"[Eddie] Lampert runs Sears like a hedge fund portfolio, with dozens of autonomous businesses competing for his attention and money. An outspoken advocate of free-market economics and fan of the novelist Ayn Rand, he created the model because he expected the invisible hand of the market to drive better results. If the company’s leaders were told to act selfishly, he argued, they would run their divisions in a rational manner, boosting overall performance.
Instead, the divisions turned against each other—and Sears and Kmart, the overarching brands, suffered."
"And the reason privacy is so critical is because it’s only when we know we’re not being watched that we can engage in creativity, or dissent, or pushing the boundaries of what’s deemed acceptable. A society in which people feel like they’re always being watched is one that breeds conformity, because people will avoid doing anything that can prompt judgment or condemnation. This is a crucial part of why a surveillance state is so damaging — it’s why all tyrannies know that watching people is the key to keeping them in line. Because only when you’re not being watched can you really be a free individual."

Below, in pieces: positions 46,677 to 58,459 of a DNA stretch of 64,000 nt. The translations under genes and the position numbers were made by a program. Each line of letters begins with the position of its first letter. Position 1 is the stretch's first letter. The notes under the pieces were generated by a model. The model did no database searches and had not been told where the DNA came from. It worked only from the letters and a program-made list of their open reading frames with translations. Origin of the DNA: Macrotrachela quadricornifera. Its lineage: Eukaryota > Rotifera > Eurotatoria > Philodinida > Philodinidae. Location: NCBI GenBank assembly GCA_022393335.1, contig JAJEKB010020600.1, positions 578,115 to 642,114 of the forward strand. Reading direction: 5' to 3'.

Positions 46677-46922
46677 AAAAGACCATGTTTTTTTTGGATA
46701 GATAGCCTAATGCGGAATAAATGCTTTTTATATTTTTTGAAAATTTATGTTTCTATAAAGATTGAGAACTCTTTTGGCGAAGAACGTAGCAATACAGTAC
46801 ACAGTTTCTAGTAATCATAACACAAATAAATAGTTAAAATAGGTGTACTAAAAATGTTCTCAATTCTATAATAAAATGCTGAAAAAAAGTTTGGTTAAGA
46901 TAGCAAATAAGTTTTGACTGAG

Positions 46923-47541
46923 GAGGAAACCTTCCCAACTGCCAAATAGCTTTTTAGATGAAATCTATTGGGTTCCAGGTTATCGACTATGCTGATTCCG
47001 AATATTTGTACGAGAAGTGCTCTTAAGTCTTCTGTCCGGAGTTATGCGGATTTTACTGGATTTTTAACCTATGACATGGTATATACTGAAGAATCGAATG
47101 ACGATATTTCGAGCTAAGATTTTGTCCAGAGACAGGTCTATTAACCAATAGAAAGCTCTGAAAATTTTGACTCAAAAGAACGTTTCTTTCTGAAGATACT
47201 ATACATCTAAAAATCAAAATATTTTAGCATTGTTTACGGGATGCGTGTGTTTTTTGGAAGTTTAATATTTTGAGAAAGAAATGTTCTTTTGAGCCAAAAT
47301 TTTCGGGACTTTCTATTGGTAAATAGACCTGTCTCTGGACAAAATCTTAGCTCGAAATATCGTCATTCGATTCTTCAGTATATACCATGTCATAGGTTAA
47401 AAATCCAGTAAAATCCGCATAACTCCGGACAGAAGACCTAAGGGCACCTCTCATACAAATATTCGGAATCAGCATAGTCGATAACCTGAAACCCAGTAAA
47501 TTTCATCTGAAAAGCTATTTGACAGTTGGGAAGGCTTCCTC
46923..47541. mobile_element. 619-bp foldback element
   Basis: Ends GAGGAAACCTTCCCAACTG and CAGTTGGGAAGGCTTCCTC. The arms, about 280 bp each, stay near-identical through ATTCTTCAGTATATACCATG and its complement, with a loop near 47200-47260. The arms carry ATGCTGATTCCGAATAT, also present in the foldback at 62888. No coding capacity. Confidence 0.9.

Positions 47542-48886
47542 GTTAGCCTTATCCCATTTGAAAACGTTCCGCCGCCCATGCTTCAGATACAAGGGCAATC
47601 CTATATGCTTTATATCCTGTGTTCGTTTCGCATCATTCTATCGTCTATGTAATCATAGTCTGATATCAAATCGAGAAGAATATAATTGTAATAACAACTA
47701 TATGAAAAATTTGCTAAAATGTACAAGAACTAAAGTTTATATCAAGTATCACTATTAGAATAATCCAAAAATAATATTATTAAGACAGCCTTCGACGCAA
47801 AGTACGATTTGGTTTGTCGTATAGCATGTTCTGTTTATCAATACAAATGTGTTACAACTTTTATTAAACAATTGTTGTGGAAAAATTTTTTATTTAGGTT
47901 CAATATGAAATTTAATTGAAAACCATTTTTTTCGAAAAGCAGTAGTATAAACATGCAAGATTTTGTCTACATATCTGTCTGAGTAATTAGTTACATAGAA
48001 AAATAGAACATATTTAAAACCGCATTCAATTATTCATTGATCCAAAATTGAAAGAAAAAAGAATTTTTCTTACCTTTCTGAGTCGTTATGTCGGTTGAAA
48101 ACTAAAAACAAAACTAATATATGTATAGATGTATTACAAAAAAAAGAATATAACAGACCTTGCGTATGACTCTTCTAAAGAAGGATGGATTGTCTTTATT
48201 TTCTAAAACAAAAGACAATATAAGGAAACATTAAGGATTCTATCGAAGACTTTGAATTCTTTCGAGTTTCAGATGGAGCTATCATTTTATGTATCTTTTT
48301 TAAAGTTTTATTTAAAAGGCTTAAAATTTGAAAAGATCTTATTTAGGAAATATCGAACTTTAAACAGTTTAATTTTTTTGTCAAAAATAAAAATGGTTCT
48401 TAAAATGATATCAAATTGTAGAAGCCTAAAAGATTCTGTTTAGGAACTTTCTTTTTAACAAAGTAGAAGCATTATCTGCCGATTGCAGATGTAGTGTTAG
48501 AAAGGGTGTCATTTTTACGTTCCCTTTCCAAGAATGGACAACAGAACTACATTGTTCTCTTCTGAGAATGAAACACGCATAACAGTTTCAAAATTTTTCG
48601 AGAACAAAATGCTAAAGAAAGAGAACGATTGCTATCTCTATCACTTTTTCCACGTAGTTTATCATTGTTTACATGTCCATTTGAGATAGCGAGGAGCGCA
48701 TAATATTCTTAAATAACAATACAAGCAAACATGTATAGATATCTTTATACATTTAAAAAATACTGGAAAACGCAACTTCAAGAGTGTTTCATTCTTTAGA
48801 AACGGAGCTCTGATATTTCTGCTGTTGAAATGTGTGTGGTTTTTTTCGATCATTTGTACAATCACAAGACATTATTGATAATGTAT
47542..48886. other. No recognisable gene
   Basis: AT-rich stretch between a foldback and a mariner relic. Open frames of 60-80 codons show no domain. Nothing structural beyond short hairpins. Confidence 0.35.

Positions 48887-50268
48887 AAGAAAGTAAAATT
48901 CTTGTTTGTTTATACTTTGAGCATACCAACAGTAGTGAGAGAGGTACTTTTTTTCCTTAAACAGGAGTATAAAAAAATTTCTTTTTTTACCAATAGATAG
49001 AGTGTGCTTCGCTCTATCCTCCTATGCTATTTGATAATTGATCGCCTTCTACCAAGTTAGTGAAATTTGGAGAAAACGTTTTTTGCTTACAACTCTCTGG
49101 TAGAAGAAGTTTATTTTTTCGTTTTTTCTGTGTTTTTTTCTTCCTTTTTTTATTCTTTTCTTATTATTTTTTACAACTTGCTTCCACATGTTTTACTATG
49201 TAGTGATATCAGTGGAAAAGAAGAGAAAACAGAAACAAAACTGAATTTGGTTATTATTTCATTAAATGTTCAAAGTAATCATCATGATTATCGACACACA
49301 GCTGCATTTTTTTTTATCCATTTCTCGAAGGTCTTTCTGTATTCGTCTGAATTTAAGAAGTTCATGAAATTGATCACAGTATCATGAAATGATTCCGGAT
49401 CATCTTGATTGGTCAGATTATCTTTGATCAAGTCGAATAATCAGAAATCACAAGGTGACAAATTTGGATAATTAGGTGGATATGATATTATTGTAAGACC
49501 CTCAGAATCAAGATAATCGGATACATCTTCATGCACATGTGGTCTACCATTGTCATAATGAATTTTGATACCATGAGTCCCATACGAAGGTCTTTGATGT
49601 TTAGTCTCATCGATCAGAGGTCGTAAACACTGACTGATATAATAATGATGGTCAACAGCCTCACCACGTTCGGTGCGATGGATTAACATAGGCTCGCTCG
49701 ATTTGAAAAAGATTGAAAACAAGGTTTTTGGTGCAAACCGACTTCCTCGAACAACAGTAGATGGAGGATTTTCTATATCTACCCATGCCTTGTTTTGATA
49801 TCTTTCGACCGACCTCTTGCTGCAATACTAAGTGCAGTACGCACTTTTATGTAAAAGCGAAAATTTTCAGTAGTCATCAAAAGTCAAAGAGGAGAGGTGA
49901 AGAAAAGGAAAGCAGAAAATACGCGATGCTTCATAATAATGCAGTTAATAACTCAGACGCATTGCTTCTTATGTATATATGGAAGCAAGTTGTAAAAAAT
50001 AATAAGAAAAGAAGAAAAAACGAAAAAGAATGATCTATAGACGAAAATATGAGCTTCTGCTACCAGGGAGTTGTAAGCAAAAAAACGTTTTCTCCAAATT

"The derivatives exchange bought the New York Stock Exchange. So the New York Stock Exchange was purchased by its own abstraction. And the New York Stock Exchange was already an abstraction of commerce. Which was already an abstraction of culture. So what’s happening is we’re creating new and greater and better and more abstract abstractions in order to squish more time into this teeny little thing. Because what are we doing? What’s the real story here? We’re trying to extend the obsolete agendas of the industrial age into the digital age."